EED partners react to the killing of Palestinian-American journalist Shireen Abu Akleh and reflect on the role of independent media during conflicts
On 11 May, Palestinian journalist Shireen Abu Akleh was shot dead in Jenin refugee camp in Palestine. EED partners react to her death and reflect on the role of independent journalists in conflict zones.
On 11 May Shireen Abu Akleh, a Palestinian-American journalist who had worked as a reporter on the Arabic-language Al Jazeera for 25 years, was shot dead in Jenin in Palestine by a single bullet to the head as she was covering military raids in the Jenin refugee camp. She was wearing a bullet-proof vest and helmet. There has been fierce condemnation of the Israeli Defense Forces and Israeli policy in the West Bank for their role in her death, yet this weekend the Israeli military announced it would not conduct a criminal probe into the incident.
Abu Akleh was a household name in the Arab world. Her death was unanimously condemned by the UN security council who called for ‘an immediate, thorough, transparent and impartial investigation into her killing’. There was also widespread condemnation of Israeli police violence during her funeral procession in Jerusalem.
In the hours after Abu Akleh’s killing, many prominent media initially referred to her ‘death’, with mostly local and independent media calling out the incident as a deliberate killing.
In recent days, EED has spoken with media partners from across the Middle East region to gauge their reactions to the coverage of Abu Akleh’s killing, and to ask them about the role of independent media and the safety of journalists during conflicts.
Role of independent media
Speaking to EED, Salwa Husein and Hanadi Qawasmi of Metras, state that as an independent media operating inside Palestine, they see this crime within the wider context. “International news covers this as a stand-alone event. Shireen is a Palestinian journalist who died covering events. Whereas we see her death as part of the larger oppression of Palestinian people...We can portray this larger context and show this crime for what it is: a threat to the entire existence of Palestine,” says Salwa.
This is a point that Sara Ajlyakin and Sadik Abdul Rahman from the Syrian media collective Al Jumhuriya reiterate. “We’ve seen how international media organisations use watered-down language when covering Palestine. They use passive words – ‘got killed’, ‘has been killed’, ‘died’. A deliberate assassination has no perpetrator. Israel has long constructed a narrative painting the Palestinian other as a terrorist and any journalist choosing to work there is seen as entering a field of war. The implication is that the responsibility for any deaths is that of the journalists themselves” says Sara.
They believe that independent media play an important role in deconstructing the discourse that normalises this kind of violence within Palestine, and disregards crimes against journalists as collateral damage.
Mirna Al Atrash and Aladin Al Abed of the Palestinian Radio Baladna believe that this targeting of an Al Jazeera journalist sends a chilling message to smaller independent media in the region. “We are scared to cover the news. It is clear we are the target…Palestinian journalists were already experiencing chronic depression, PTSD, insomnia, and mental health issues before Shireen’s killing. Impunity is a huge burden for journalists,” says Mirna.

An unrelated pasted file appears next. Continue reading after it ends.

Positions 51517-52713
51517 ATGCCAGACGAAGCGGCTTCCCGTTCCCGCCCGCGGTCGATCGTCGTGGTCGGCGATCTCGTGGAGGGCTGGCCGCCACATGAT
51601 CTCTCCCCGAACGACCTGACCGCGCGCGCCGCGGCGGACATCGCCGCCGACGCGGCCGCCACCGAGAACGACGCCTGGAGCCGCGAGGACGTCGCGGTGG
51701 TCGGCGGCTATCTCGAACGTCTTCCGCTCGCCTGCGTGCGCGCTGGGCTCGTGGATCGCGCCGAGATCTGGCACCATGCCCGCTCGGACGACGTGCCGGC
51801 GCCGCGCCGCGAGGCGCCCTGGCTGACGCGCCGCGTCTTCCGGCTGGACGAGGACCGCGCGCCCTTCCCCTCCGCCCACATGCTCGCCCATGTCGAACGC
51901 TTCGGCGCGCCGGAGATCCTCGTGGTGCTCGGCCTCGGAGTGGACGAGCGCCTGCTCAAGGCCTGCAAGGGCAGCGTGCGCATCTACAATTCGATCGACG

Journalists working in conflicts
Salam Omer, of KirkukNow, an independent news outlet working in Iraq's disputed territories, views the killing from a more regional perspective. “In Iraq, 22 journalists have died since 2003, with no accountability for the perpetrators. Conflict parties see the media as an enemy at time of war. They need propaganda, not quality objective journalism… They want disinformation and they need to control the media to have a platform. We’ve been living with all of this, and it is sad that Shireen has now become another victim,” he says.
Fady Elhassany of Gazan media Last Story also warned that this killing creates a dangerous precedent for journalists covering the Palestinian conflict. “The military spokesperson stated that it is impossible to inform journalists of upcoming military operations. This means that the safety of journalists is forever compromised,” he says.
Speaking of the threats faced by journalists working in conflicts, Salwa of Metras also states, “some journalists are afraid to go back to conflict areas. But for others, the threat is backfiring, and they are more eager than ever to get the truth out, in the light of such atrocities and international obliviousness to them. The main issue is that as a community we cannot protect our journalists.”
Public service role of media
During a recent visit to Brussels during the annual Difference Day event, Ukrainian journalist Nataliya Gumenyuk spoke of the public service role played by journalists during war.
Echoing this sentiment, Salam of KirkukNow states that freedom of expression is at the basis of democracy and peace and warns that the killing of journalists should not be easily dismissed; it should be viewed as a systematic problem.
“If we fail to do this, we will quickly forget about Shireen, until we move on to the next victim. This risks the creation of an environment like in Mexico where journalists' lives are constantly in danger. In the Middle East, there is a gap in understanding at a political level of the role of journalism to inform the public about crucial issues,” he says.